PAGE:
“You’ve no doubt ascertained why my PDB codename is ‘Splitter,’” the one on the right said. The left Splitter added, “You deedn’t think we wouldn’t send a Shadow of our own capable of dealing weeth you, did you?”

  . . . Told you. . . .

  Shut up, Wolf thought.

  “Virginia,” he said, trying to buy some time and maybe an ally, “they’ll never let you go. They’ll always want something more. Selling me out won’t get you off the hook.”

  The girl looked at Splitter and at Wolf. There seemed to be conflict in her eyes, but she set her jaw.

  “That’s not true,” she said. “They promised me.”

  Wolf took a cautious step towards the ambassador’s daughter. She was a traitor, and she’d set him up. But he felt some strange compulsion to try to save her. She was in over her head.

  “Virginia,” he said. “She’s lying. You’re too valuable to them. Help me, and I’ll protect you and your boyfriend.”

  . . . You are a fool. . . .

  “Enough of this,” Splitter-on-the-right said as though echoing The Rift. “You weel come quietly, Shadow Eight, or eet weel go badly for you.”

  “Drop your weapons,” Splitter-on-the-left said. “Your file indicates you always carry four daggers. You’ve only thrown the one.”

  Wolf sighed. He didn’t have much of a choice. He wasn’t close enough to make a move yet.

  He pulled the daggers from the holsters on each hip and dropped them on the floor. Then he reached into his left sleeve and pulled out the small knife he kept strapped to his wrist. He dropped that one too and then held up his hands.

  As he hoped, the Splitter on the left came forward. As soon as she got inside his critical-distance line, he launched a spear-hand into her throat, crushing her trachea. She dropped to her knees and clutched her throat.

  Wolf grabbed Virginia’s wrist with his other hand and attempted to pull her towards the window. The surviving Splitter reacted instantly, again dividing, with her new offspring dashing between them and the window.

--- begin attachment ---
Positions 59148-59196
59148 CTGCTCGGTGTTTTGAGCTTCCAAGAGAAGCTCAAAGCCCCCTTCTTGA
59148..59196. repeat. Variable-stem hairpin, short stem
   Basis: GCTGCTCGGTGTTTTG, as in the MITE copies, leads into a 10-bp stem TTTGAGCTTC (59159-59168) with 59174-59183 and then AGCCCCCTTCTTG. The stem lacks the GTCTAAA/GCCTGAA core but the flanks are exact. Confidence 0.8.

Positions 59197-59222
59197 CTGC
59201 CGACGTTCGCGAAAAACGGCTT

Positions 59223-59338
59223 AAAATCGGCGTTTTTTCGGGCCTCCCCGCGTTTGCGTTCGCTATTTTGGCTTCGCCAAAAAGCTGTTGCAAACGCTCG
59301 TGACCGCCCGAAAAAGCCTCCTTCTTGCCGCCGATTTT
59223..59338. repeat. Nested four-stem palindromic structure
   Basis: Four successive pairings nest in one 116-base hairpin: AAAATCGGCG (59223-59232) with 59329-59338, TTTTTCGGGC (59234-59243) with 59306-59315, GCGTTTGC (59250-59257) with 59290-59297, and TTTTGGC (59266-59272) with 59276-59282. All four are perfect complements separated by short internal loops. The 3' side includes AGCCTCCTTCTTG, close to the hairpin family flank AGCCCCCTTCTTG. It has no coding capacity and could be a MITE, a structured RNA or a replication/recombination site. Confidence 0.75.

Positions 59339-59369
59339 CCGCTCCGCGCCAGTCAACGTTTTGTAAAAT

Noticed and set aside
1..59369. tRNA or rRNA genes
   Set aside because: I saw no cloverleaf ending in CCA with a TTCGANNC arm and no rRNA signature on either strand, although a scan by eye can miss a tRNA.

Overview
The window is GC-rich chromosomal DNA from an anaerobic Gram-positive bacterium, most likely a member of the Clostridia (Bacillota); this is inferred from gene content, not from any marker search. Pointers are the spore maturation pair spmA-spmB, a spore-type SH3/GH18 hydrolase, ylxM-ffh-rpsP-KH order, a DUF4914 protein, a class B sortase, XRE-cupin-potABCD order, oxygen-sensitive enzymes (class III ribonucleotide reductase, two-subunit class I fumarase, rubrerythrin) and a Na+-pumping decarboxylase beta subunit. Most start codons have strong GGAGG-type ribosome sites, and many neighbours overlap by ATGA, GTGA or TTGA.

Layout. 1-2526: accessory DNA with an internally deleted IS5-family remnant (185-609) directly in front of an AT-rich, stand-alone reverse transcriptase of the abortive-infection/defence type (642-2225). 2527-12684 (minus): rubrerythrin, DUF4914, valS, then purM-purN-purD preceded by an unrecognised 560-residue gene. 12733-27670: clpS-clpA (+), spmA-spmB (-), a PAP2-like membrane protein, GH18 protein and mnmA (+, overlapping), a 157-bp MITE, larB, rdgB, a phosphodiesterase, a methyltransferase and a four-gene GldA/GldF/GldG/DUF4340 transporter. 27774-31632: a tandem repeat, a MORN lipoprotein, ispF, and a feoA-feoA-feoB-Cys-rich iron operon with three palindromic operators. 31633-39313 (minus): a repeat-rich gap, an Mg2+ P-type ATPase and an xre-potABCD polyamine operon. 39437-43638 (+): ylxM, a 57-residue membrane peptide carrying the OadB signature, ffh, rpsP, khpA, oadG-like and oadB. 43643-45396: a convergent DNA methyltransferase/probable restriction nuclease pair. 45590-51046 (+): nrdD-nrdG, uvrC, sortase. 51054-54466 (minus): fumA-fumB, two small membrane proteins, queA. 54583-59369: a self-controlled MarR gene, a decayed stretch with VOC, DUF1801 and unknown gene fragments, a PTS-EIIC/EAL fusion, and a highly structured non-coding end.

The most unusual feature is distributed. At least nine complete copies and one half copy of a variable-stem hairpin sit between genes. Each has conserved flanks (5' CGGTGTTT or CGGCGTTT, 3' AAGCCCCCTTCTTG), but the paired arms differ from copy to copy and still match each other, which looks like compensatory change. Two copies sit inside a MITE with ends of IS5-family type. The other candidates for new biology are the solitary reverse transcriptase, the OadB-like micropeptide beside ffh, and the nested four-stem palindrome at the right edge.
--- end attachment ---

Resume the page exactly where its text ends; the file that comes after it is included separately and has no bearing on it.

“No!” Virginia screamed and pulled her wrist away. “You’ll get us both killed.”

  . . . Leave the girl. . . .

  Wolf cursed to himself at Virginia’s stupidity. The Rift might be right. He might have to abandon her after all.

  “You can’t escape, Shadow Eight,” the Splitter in front of the window said.

  “Neither can you,” Wolf retorted. “This building is crawling with guards. They’ll have heard the noise of our fight. They’ll be coming soon. All I have to do is wait long enough. No matter how many times you can split, you won’t be able to fight all the guards and get out with me.”

  He smiled at them. Virginia looked more upset. This was clearly not what she was expecting. Under the circumstances, h
e felt only a little sorry for her.

  “Eet seems,” the Splitter by the window said, “I am going to have to raise the stakes.”

  The original Splitter divided again. The new copy dashed to the wall, pulled Wolf’s dagger out of it, and then came up behind Virginia. She grabbed the girl, clapping her free hand over Virginia’s mouth and put the dagger to her throat.

  “Surrender now,” the new Splitter said, “or I’ll keel her.”

  Wolf froze. He hadn’t counted on that. What to do? He’d be within his rights to sacrifice her after she’d set him up, but he knew she was being blackmailed. Someone her age had no idea what to do. He needed to help her, not condemn her. Besides, even if he called Splitter’s bluff and the girl died, that wouldn’t get him any closer to escaping.

  Virginia tried to scream, but her mouth was covered. Her eyes were wide with fear. He had to rescue her, but how?

  . . . Abandon the girl if you want to escape. . . .

  I said, “Shut up!” Wolf thought in reply.

  Just then, someone banged on the door. Everyone’s head turned to the source of the noise.

  “Open up in there!” a soldier ordered from the other side.

  Virginia may have only been a sixteen-year-old aristocrat, but she knew an opening when she saw one. With everyone distracted by the guard, she bit hard into her captor’s hand. Splitter yelped and, to Wolf’s surprise, dropped the knife. Virginia stomped on Splitter’s foot, freeing herself.

  Wolf moved instantly. He leaped the desk, landed next to Virginia, pulled her away from Splitter, and then drove a vicious sidekick into the Phrygian’s knee, shattering it. She wailed and collapsed to the floor.

  Wolf dropped to one knee, scooped up the dagger and threw it at the Splitter in front of the window. She was so stunned by the sudden turn of events she simply stared as it struck her in the eye, killing her.